THE PHILIPPINE auto industry’s sales recovery will likely be derailed if a measure reimposing excise taxes on pickup trucks is signed into law, according to Fitch Solutions Country Risk and Industry Research.
In a commentary dated Sept. 26, Fitch Solutions said it expects total vehicle sales to post double-digit growth this year, after a strong performance in the first nine months but the outlook for 2023 has dimmed.
“Prospects for the continued strong recovery in vehicle sales in 2023 have diminished following the possible reintroduction of excise taxes on pickup trucks, mainly due to the subsegment’s popularity in the country,” Fitch Solutions said.
Pickups are classified under the commercial vehicle (CV) segment.
Vehicle sales rose by 25% to 212,872 units in the January to August period, data from the Chamber of Automotive Manufacturers of the Philippines, Inc. (CAMPI) and the Truck Manufacturers Association (TMA) showed.
This was mainly driven by a 39% increase in CV sales to 160,790, which helped offset a 4.3% decline in passenger car sales to 52,082 units.
“Indeed, CV sales rose by 39% over the same period as consumers brought forward their purchases in anticipation of a possible reintroduction of an excise tax exemption granted by the Filipino government to assist small and medium businesses under the Tax Reform for Acceleration and Inclusion (TRAIN) law first introduced by the Duterte administration in 2017,” Fitch Solutions said.
In August, the House Ways and Means Committee approved the fourth package of the Comprehensive Tax Reform Program which included the elimination of the excise tax exemption for pickup trucks.
According to the Finance department, the removal of the excise tax exemption is expected to generate P52.6 billion worth of additional revenues from 2022 to 2026.
“While the decision to reimpose the excise tax is yet to be made final, we believe that demand for pickup trucks will rise as the deadline to the excise tax exemption nears resulting in sales dropping thereafter,” Fitch Solutions said.
Sought for comment, Albay Rep. and House Ways and Means Committee Chair Jose Ma. Clemente S. Salceda said in a Viber message that pickup truck sales will be affected, but noted that the tax exemption gave it an “undue advantage” over sedans that are manufactured locally.
“Some 98% of all pickup trucks are imported, whereas some sedans are manufactured or assembled here, including the Toyota Vios. From a domestic value-added perspective, the tax measure will be good for the domestic car manufacturing sector, because it will shift some of the demand away from almost fully imported pickups,” Mr. Salceda said.
“The proposal might hit the Indonesian or the Thai car industries since that’s where we import our pickup trucks from, but the Philippine auto industry will be all right. Demand from the pickup truck sector will simply shift to other segments, such as sedans. The domestically assembled ones create jobs here,” he added.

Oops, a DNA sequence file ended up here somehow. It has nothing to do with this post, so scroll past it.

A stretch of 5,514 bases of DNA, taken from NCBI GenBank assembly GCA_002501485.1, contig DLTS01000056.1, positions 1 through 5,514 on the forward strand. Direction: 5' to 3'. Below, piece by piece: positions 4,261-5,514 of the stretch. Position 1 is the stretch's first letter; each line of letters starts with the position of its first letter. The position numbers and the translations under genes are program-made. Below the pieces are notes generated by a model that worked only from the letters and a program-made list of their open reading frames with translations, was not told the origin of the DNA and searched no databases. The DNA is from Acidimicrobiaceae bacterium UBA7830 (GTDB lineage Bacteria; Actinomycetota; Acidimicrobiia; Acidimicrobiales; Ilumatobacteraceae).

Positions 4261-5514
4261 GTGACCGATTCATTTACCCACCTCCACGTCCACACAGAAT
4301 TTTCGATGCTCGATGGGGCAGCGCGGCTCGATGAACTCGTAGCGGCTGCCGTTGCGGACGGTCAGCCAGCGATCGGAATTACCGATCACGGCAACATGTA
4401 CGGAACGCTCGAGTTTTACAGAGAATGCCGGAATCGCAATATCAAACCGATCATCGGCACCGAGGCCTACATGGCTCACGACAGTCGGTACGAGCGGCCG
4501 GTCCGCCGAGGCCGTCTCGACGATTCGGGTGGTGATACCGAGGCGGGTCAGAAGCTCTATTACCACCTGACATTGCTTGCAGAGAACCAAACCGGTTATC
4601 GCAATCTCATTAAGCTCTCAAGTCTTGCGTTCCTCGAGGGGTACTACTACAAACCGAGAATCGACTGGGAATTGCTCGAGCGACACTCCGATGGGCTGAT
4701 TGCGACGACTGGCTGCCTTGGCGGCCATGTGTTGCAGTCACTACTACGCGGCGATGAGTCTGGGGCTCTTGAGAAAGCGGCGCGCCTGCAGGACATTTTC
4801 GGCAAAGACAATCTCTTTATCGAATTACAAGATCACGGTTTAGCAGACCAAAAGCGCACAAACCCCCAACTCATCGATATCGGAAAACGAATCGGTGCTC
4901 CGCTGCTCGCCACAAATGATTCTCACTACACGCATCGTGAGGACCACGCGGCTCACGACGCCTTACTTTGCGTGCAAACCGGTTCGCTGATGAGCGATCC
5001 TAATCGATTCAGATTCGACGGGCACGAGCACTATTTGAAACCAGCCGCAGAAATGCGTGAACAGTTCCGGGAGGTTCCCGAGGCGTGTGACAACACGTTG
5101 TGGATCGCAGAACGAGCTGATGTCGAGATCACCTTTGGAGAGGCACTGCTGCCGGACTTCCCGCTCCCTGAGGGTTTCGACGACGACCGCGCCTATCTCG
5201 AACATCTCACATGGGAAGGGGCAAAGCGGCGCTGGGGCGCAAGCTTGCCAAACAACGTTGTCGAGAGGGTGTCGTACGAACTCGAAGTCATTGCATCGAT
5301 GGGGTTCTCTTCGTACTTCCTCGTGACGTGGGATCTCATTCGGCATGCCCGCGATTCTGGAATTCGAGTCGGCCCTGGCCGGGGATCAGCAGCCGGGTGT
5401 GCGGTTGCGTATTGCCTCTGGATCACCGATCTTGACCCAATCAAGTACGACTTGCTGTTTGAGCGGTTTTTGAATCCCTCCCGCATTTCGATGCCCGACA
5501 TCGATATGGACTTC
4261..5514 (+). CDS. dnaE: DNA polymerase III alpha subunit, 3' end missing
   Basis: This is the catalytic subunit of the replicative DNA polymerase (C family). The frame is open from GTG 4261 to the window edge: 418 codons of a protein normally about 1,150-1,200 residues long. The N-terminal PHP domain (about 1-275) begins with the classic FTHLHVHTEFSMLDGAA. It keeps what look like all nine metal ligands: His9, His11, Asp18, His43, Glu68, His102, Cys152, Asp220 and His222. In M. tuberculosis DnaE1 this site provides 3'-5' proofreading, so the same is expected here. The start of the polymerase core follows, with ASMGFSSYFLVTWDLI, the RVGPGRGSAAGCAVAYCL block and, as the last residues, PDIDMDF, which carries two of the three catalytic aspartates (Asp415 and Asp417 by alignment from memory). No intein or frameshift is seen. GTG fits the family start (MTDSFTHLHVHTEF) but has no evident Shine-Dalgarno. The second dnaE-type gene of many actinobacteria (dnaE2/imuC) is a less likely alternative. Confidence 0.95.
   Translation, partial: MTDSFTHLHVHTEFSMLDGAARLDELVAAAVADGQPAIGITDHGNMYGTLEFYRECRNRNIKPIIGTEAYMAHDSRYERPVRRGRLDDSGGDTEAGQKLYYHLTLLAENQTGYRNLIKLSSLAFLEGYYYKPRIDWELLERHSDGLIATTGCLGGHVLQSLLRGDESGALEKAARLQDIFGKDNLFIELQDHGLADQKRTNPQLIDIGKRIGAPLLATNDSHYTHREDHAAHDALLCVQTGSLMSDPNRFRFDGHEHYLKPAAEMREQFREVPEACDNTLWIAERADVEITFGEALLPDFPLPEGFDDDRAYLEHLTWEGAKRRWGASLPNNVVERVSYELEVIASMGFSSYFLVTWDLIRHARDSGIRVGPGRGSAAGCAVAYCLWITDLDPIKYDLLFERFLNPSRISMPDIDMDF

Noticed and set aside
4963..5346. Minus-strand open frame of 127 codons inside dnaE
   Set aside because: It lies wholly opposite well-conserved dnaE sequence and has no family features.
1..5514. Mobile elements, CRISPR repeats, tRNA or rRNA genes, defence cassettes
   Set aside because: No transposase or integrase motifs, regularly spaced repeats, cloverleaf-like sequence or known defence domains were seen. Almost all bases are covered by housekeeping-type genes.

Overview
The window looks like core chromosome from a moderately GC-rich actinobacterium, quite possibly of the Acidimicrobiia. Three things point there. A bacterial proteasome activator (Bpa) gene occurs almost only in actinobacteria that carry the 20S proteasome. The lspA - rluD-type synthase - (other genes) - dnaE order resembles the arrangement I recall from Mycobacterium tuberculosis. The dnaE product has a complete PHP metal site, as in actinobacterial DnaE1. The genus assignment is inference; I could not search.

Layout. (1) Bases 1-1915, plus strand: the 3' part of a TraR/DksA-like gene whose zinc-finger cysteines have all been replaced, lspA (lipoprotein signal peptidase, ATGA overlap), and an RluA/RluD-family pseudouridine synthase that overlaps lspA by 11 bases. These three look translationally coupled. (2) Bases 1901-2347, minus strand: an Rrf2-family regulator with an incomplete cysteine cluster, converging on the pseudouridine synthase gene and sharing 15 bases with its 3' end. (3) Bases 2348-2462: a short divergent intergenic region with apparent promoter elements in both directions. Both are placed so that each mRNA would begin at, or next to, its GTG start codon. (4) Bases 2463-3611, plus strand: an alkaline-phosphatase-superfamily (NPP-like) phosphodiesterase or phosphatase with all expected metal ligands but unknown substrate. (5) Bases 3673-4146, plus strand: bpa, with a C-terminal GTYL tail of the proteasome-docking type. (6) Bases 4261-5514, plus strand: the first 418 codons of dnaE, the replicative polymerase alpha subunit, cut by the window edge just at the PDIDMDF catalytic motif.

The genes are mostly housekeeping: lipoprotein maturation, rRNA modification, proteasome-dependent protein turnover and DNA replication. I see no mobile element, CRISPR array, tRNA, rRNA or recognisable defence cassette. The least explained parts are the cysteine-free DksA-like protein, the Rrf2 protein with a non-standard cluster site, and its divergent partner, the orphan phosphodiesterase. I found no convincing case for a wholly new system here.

CAMPI President Rommel R. Gutierrez previously said that the measure would affect the industry’s recovery, since it would raise prices of pickup trucks.
“We are concerned about the addition of the taxes. As we know, the demand for vehicles is price sensitive. This will definitely impact prices,” Mr. Gutierrez previously said.
OUTLOOKMeanwhile, Fitch Solutions said it kept the vehicle sales outlook unchanged while the measure is still pending in Congress.
It expects vehicle sales to jump by 19.7% to 321,400 units this year, with passenger car sales growth at 17% and CV sales growth at 21%. For 2023, it sees vehicle sales growth slowing to 9.1%.
Fitch Solutions forecasts Philippine vehicle sales to return to the 2017 peak level by 2025.
“In the medium term (2022-2026), we expect demand for CVs to be driven by the government’s efforts to fill the country’s infrastructure deficit through an aggressive policy to promote economic development,” it said.
The Marcos administration has promised to focus on infrastructure development in order to drive economic growth.
Fitch Solutions said heavy trucks and light commercial vehicles will likely perform better since they are used for construction activities.
“In addition, due to pickup trucks’ continuous appeal on the domestic market, demand for light commercial vehicles (LCVs) will continue to be high. However, prospects of the reintroduction of excise taxes by the Marcos administration could derail the fast growth the sub-segment has witnessed since the onset of much relaxed movement restrictions,” it added.
Fitch Solutions also pointed out that the Public Utility Vehicle Modernization Program did not receive any allocations under the proposed Department of Transportation budget for 2023, “calling into question the political will to support public transport operators as they shift towards lower emissions vehicles.”
Meanwhile, Fitch Solutions sees an improved outlook for passenger vehicle sales in the coming year, as consumer confidence rises and restrictions on movement are eased.
“Positive changes to the limits on movement will boost economic activity, which will encourage consumers to resume buying expensive goods like new (passenger vehicles),” it said. — Revin Mikhael D. Ochave